The European Union has softened its stance on the purchase of Russian gas and oil, as it released a series of guidelines for European companies to purchase fuel from the country and avoid breaching sanctions on Monday.
The bloc proposed a total ban on Russian oil imports in a large packet of sanctions on May 4, but the proposal was blocked by a number of countries, including Hungary, the Czech Republic, Bulgaria, and Slovakia, all of which rely on gas and oil from Russia.
Josep Borrell, EU head of Foreign Affairs and Security Policy, stated that it was not “possible to reach an agreement” on banning Russian oil and gas in the EU due to hesitation from the member states that rely on the imports.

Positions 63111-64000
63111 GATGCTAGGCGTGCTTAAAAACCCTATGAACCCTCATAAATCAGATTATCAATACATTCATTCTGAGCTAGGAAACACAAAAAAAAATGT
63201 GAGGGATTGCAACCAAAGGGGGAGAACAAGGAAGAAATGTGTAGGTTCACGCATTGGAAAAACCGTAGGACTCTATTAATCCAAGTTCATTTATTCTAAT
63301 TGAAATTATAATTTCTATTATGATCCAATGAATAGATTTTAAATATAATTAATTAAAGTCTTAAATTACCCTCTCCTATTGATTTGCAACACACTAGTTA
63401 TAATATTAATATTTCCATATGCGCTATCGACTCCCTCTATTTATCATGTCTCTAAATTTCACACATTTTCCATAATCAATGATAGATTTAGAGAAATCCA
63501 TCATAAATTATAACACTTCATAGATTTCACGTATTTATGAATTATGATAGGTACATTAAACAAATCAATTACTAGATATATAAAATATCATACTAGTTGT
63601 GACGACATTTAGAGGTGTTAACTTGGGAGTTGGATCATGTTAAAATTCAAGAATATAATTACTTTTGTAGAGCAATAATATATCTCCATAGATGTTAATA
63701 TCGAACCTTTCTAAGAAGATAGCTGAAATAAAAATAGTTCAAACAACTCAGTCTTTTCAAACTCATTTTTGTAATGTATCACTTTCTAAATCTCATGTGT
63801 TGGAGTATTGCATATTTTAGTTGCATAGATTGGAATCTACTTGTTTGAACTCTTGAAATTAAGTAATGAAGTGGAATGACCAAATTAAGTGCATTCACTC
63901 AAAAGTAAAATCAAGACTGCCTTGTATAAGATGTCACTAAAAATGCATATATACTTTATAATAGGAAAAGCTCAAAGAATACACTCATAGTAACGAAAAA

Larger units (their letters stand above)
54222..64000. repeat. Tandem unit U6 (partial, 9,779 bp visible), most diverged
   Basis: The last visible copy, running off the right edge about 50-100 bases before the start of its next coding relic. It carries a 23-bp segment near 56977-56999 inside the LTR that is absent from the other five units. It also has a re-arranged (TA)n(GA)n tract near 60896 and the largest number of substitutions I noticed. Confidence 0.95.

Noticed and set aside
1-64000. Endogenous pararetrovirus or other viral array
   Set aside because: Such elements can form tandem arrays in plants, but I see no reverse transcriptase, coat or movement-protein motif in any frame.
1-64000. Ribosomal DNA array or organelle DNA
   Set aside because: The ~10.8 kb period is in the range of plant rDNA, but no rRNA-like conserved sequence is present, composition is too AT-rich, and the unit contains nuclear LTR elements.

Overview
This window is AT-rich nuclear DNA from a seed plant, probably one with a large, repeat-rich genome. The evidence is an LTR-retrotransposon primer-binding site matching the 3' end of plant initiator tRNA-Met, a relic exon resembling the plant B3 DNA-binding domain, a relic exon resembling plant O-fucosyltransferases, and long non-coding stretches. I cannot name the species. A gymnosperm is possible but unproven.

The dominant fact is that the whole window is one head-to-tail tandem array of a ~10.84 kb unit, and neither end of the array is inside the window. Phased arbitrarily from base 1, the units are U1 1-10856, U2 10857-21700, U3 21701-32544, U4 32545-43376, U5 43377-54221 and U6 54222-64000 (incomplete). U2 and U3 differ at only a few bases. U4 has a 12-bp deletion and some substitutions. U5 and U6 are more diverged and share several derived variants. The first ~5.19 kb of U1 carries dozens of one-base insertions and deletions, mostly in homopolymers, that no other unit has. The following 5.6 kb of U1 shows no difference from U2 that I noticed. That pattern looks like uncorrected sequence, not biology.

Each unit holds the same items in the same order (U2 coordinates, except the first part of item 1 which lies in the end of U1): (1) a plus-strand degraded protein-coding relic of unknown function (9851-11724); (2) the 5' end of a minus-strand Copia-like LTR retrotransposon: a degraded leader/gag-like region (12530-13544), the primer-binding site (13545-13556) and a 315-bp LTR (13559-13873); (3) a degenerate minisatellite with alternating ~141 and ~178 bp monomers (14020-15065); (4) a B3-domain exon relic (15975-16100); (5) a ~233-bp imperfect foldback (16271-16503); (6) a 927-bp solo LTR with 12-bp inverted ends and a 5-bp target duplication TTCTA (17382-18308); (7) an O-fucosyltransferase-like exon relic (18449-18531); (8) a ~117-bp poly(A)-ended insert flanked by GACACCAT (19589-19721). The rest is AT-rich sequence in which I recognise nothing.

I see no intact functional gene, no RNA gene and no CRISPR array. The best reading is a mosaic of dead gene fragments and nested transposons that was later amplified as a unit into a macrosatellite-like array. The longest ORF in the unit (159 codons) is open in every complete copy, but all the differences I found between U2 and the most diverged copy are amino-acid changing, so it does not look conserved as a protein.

While those opposed to the ban, such as Hungary, which receives over 60% of its oil and 85% of its natural gas from Russia, seem to stand firm in their position, the EU will continue to negotiate the matter.
According guidelines recently released by the European Union, European companies can continue to purchase Russian oil and gas by opening a bank account, even at Russian banks such as Gazprombank, and paying for the fuel in whatever currency was agreed upon in their contracts.